Dr Reza Baqir, Governor State Bank of Pakistan (SBP) is confident that the International Monetary Fund (IMF) will revive the $6 billion loan programme as Pakistan has fulfilled all ‘preconditions’.
In an interview with Bloomberg Television, while replying to a question related to the IMF program, Governor SBP said: “We are confident it (IMF Program) will revive as some of the key measures recently taken by the government have been in the direction to fulfil the IMF’s prior actions”.
He further said that Pakistan is also tapping international capital markets and then also hoping that other multilateral institutions such as the World Bank and ADB will also resume their financing operations for Pakistan.
Replying to a question related to risks to GDP growth, Governor SBP said that key risk on the domestic front is rising cases of Omicron. However, he was confident that Pakistan will tackle this wave successfully like previous waves.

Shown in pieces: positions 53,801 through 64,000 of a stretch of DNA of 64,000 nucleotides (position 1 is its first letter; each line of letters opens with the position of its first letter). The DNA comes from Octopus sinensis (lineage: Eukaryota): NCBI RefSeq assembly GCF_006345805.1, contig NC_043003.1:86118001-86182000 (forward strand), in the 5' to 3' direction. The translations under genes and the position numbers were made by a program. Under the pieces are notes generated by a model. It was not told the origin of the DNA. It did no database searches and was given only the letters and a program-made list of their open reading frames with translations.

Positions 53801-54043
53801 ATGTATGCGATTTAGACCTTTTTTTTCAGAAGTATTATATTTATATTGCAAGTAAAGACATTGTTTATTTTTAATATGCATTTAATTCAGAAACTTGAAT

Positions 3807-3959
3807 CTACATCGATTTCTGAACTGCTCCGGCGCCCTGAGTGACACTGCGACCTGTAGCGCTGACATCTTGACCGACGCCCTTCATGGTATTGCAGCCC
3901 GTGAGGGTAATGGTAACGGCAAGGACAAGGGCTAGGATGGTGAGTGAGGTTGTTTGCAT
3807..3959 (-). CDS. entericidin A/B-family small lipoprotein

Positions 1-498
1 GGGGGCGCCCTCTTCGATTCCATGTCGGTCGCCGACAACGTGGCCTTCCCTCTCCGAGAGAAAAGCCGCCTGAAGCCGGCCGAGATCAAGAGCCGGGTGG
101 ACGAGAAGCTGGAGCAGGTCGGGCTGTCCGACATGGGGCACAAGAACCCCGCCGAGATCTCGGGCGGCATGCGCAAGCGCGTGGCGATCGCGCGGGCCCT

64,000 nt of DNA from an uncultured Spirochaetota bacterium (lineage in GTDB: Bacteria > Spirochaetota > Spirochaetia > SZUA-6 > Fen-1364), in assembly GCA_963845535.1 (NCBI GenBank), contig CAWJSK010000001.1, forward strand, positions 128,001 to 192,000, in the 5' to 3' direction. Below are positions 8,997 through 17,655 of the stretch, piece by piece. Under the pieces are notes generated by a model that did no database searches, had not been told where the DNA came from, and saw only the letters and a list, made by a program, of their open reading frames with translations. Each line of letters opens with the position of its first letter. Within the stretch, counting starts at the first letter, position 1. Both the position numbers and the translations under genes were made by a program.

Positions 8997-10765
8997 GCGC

On the external front, he identified three risks including uncertain oil prices, faster than anticipated adjustment of global interest rates and geopolitical situation in Europe. If oil prices continue to rise and rise steeply that will be a major risk for Pakistan like other oil-importing emerging markets, he said.
Talking on amendments in the SBP Act, he clarified that this is not the first time that State Bank’s Act is being amended. It was also amended in 2015 and 2012, he mentioned.
He further said that each time the purpose of the amendment was to give more operational autonomy to the central bank. The current amendment will provide clarity to goals of the central bank and these goals have been defined as price stability, financial stability and supporting growth. Second key measure is to improve and strengthen the accountability of SBP, he added.
“We think if it passed it will bring legislation more in line with international practices,” he said.
Talking about the exchange rate, Governor SBP said that before June 2019, Pakistan’s exchange rate was fixed, while currently Pakistan has a free-float exchange rate. During the last calendar year Pakistan’s exchange rate was 163 compared to 161 the previous calendar year, which means depreciation is one percent.
On day to day basis the rupee has been recently adjusted but again it has in line with several emerging markets countries and also largely it’s a result of very high commodity prices that has jacked up import bill and it is help full for the rupee to adjust in such circumstances to keep our CA deficit sustainable, he further explained.
This report was first published in Business Recorder on Jan 27, 2022.